The role of schizotypy and creativity in a group problem-solving task
Stoneham, A. C. S. and Coughtrey, A. E. (2009) The role of schizotypy and creativity in a group problem-solving task. Personality and Individual Differences, 46 (8). pp. 827-831. ISSN 0191-8869
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To link to this article DOI: 10.1016/j.paid.2009.01.014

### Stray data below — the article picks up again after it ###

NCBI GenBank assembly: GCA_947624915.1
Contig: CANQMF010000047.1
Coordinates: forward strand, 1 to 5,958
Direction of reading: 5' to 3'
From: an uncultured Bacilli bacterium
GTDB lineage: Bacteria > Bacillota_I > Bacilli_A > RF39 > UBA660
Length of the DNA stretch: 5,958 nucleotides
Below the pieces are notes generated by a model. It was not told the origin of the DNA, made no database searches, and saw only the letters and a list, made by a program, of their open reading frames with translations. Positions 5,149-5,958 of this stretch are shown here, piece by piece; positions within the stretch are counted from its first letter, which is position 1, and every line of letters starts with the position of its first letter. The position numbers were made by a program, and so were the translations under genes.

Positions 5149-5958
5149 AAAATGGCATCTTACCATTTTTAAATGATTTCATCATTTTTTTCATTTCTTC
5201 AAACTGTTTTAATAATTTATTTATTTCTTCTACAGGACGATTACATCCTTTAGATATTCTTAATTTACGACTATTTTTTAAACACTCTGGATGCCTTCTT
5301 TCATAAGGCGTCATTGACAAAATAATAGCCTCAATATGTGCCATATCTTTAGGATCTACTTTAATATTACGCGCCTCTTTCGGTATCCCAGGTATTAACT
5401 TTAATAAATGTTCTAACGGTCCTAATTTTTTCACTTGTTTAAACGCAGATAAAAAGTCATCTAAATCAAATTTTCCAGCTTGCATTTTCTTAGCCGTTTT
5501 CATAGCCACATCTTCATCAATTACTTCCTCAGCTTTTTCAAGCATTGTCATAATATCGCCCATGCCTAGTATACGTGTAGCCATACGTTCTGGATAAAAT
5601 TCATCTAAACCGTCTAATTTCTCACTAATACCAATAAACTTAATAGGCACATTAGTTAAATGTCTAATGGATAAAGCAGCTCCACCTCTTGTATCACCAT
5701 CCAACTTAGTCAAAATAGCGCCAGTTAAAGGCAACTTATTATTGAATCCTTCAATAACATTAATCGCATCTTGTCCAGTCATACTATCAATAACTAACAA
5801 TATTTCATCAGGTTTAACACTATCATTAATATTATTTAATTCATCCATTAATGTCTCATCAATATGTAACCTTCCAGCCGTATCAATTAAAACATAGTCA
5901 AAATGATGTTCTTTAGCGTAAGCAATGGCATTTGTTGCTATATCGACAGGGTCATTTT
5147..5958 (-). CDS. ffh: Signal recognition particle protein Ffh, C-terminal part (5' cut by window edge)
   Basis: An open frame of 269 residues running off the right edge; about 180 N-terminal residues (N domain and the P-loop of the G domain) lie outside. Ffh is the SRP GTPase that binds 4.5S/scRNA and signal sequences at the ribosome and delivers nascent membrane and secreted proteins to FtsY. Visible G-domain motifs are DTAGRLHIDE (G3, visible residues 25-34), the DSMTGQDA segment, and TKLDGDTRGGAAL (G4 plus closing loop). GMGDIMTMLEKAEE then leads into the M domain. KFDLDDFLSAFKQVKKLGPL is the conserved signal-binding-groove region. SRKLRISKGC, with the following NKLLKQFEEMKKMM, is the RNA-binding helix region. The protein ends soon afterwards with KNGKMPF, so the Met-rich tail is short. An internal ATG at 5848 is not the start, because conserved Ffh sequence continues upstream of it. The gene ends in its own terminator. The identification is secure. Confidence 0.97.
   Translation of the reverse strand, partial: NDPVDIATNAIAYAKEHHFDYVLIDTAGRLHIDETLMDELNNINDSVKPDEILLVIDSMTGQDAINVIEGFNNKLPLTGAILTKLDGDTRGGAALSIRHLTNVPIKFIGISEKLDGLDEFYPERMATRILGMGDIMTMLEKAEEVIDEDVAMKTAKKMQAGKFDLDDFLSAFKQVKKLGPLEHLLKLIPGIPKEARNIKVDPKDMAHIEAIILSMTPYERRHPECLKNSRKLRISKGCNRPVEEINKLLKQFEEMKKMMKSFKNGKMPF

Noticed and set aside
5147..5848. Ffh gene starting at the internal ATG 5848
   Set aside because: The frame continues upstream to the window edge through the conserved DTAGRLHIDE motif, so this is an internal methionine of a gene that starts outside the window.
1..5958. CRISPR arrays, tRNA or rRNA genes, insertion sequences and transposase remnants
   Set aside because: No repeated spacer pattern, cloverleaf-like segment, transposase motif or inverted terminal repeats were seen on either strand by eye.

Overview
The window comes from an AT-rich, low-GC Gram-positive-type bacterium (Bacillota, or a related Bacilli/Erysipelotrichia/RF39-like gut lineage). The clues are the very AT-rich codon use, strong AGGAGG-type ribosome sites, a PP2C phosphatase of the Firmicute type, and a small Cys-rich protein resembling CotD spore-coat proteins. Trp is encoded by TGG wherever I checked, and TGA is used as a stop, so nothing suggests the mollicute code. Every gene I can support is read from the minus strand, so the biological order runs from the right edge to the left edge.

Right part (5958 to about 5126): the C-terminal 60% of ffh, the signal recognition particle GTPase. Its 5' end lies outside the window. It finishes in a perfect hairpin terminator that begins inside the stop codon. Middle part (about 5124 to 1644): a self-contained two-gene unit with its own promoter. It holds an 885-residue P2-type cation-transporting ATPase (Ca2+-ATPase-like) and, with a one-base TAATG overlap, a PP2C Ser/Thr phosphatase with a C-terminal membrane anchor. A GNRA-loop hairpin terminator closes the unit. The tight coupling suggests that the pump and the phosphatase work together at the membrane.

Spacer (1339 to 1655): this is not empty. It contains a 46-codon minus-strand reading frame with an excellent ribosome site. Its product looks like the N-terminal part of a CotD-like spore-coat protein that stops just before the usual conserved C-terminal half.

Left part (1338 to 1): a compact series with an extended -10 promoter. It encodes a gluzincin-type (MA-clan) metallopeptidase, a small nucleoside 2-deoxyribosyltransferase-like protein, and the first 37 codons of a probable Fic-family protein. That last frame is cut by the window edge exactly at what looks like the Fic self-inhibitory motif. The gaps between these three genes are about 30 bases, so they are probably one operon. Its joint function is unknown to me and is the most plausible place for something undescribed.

The well-studied link between psychotic traits and creativity is a subject of much debate. The present study investigated the extent to which schizotypic personality traits - as measured by O-LIFE (Oxford-Liverpool Inventory of Feelings and Experiences) - equip healthy individuals to engage as groups in everyday tasks. From a sample of 69 students, eight groups of four participants - comprised of high, medium, or low-schizotypy individuals - were assembled to work as a team to complete a creative problem-solving task. Predictably, high scorers on the O-LIFE formulated a greater number of strategies to solve the task, indicative of creative divergent thinking. However, for task success (as measured by time taken to complete the problem) an inverted U shaped pattern emerged, whereby high and low-schizotypy groups were consistently faster than medium schizotypy groups. Intriguing data emerged concerning leadership within the groups, and other tangential findings relating to anxiety, competition and motivation were explored. These findings challenge the traditional cliche that psychotic personality traits are linearly related to creative performance, and suggest that the nature of the problem determines which thinking styles are optimally equipped to solve it. (C) 2009 Elsevier Ltd. All rights reserved.
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